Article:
In his series “You Are Masters Of The Fish And Birds And All The Animals (YAMOTFABAATA)”, published in April, 2018 as a monograph by Gnomic Book, photographer Shane Rocheleau reckons with the consequences and privileges of white hetero-normative masculinity in America. He describes the deeply ingrained American history of white privilege and brutality, drawing a direct line to the current political climate:
“Founding fathers such as Patrick Henry (“Give me Liberty, or give me Death!”) are memorialized in myriad, public ways, while their anonymous salves died liberty-less. On one front, colonialists fought a war for independence, while on the other we did so to deprive Native Americans of theirs. And now, we continue to elect leaders who perpetuate the racist, misogynistic, homophobic, and xenophobic language that traces a history of profound othering, subjugation, and injustice.”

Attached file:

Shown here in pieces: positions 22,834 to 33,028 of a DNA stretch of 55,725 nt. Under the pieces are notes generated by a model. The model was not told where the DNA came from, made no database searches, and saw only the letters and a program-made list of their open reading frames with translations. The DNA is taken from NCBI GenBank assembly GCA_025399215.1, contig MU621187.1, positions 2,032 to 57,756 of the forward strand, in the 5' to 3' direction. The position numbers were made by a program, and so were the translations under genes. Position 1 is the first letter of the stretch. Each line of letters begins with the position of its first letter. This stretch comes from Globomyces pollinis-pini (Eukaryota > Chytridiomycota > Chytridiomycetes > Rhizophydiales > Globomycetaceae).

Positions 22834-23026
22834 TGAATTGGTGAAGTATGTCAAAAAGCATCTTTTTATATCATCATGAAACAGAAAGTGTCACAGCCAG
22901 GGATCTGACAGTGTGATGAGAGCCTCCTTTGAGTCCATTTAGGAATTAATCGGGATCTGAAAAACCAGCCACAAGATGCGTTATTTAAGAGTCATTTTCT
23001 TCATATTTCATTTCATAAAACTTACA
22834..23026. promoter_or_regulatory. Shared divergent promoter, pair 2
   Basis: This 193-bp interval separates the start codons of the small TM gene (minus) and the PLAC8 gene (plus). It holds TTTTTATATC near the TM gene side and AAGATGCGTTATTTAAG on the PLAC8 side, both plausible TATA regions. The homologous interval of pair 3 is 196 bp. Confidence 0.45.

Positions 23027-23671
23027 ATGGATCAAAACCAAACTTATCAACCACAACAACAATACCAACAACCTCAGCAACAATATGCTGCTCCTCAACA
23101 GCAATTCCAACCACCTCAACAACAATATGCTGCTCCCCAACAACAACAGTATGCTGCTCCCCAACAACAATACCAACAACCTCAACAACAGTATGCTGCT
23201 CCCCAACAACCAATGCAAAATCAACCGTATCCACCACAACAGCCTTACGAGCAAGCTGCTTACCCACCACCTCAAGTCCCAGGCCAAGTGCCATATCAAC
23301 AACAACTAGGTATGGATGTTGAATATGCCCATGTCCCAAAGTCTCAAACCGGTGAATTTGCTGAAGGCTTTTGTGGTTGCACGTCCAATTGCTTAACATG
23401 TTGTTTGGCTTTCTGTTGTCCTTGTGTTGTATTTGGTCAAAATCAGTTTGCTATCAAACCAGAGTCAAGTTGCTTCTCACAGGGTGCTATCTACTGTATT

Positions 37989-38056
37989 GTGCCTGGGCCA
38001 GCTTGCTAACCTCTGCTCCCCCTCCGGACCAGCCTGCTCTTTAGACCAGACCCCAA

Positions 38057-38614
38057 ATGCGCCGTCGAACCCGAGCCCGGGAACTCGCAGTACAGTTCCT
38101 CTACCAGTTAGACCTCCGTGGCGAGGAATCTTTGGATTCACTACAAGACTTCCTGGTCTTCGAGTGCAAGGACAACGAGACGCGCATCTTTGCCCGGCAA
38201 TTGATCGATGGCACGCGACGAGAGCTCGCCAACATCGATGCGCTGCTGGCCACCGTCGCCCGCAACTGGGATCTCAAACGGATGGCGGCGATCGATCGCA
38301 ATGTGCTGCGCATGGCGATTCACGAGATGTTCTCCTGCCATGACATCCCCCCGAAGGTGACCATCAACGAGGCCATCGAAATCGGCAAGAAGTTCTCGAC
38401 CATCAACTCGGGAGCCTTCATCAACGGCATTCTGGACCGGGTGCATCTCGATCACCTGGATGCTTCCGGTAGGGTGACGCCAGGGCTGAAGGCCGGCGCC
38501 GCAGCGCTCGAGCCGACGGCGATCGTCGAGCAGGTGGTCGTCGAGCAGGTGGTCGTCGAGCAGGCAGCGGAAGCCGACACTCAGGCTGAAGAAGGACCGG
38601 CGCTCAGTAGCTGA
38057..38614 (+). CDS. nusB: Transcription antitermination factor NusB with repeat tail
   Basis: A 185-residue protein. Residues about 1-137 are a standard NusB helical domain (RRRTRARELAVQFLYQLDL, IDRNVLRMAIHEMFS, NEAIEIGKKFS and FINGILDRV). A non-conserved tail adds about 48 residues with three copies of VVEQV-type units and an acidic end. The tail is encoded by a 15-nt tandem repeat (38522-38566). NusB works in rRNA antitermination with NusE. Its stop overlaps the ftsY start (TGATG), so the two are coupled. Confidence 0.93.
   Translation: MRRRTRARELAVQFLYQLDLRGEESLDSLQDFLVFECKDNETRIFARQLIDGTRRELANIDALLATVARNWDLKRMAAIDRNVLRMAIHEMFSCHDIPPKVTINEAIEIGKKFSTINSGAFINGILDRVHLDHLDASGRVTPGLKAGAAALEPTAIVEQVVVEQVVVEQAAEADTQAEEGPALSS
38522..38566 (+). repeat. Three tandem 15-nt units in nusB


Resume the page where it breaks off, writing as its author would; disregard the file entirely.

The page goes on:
Mostly taken in his home state of Virginia, United States, Rocheleau’s images read as both a social commentary and exploration of self and identity:
“I haven’t the appropriate language to say it’s scary to be a white man in the United States of America, because it’s so much scarier to be a woman or a minority. But I know I am he whom I fight against. This project— a portrait of psyche— is the language I’ve thus far conceived.”
See more from Shane Rocheleau below.